49. Do you know that bit in 'The great Gatsby' where they talk about how they always mean to plan something for the longest day of the year but they always end up missing it? Well, I'm like that too. Or rather I used to be like that because this year I'm not, no - this year I manage to catch it. Such is my surprise about this that I jump off the bed where I have been trying to convince myself to study and run down the stairs and through to the next room where my mum is on the phone to someone and say, slightly out of breath, "do you know what day it is?"

A little later Lupe posts on the Pipas messageboard saying "happy summer! don't forget to bring a sweater and umbrella with you, specially today.. " which marks the occasion nicely too.

50. Alone in the house late at night, I watch a greek film so sweet and touching that even the director's idea of a psychedelic ending can't ruin it. I go to bed teary-eyed, whispering the long, complicated oath the boys in it used to repeat under my breath. I'm not sure what I'm promising but it seems essential that I promise something.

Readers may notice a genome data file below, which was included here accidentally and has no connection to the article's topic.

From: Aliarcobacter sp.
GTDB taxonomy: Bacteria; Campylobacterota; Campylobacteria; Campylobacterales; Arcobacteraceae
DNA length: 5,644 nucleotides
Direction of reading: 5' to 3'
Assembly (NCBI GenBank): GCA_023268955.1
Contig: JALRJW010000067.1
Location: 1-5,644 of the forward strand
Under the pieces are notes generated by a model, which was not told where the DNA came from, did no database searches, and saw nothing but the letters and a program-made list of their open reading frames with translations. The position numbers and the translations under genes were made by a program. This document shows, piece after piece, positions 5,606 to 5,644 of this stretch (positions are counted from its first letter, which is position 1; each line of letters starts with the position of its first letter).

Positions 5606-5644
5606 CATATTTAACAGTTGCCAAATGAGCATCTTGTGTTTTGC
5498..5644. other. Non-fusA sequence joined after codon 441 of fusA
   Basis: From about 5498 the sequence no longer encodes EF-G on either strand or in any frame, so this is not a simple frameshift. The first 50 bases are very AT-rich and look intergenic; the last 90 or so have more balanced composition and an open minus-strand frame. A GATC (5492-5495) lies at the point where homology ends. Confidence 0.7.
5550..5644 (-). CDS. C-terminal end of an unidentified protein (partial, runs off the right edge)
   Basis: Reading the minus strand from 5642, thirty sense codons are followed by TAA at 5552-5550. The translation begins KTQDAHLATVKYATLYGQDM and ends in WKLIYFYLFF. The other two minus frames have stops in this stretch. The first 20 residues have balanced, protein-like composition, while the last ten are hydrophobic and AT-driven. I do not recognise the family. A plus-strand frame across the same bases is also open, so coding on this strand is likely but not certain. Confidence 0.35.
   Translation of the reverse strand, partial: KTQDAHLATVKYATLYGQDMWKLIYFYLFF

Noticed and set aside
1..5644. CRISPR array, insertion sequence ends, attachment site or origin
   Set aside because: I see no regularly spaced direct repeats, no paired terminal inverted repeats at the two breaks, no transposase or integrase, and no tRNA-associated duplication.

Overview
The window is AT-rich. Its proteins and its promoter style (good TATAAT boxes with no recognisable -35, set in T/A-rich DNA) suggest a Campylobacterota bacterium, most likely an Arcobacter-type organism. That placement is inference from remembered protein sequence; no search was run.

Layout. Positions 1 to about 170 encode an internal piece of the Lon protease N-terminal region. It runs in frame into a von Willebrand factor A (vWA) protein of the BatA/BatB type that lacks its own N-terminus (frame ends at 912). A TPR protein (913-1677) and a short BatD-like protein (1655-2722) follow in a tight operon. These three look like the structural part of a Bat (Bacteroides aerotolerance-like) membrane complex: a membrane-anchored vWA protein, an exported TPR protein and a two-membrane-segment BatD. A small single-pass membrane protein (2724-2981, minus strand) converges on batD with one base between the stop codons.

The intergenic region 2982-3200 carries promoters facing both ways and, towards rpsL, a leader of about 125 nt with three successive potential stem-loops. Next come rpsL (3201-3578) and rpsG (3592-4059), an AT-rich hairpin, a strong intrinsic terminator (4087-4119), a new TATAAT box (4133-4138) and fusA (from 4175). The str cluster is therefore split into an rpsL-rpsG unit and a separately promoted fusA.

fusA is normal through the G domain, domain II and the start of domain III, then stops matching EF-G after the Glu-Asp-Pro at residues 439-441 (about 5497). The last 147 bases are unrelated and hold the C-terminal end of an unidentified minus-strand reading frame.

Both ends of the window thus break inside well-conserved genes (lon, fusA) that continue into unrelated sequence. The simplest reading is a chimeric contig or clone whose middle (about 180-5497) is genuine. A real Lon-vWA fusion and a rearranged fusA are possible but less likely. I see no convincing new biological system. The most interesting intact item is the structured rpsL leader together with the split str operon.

51. By now I've said I don't care about football so many times I'm beggining to doubt myself. And when "we" beat France and it seems to me that the whole of Europe is rejoicing - Tim who is Swedish cheers in unison with the neighbours this time (my dad and brother are out) and Ola, who is Polish, arrives a little later stating I must be proud - and Anders, who by the way is Norwegian, asks me if I still don't care about football when Greece is in the semi-final, I have to admit I do. A little. Even though the by now customary celebrations leave me feeling a bit left out because it's only football after all, and I'm not nearly half excited as everyone else. As I lie in bed part of me is wishing that they, too, went to bed already and stopped beeping their stupid horns so that I could forget about the whole thing and fall asleep.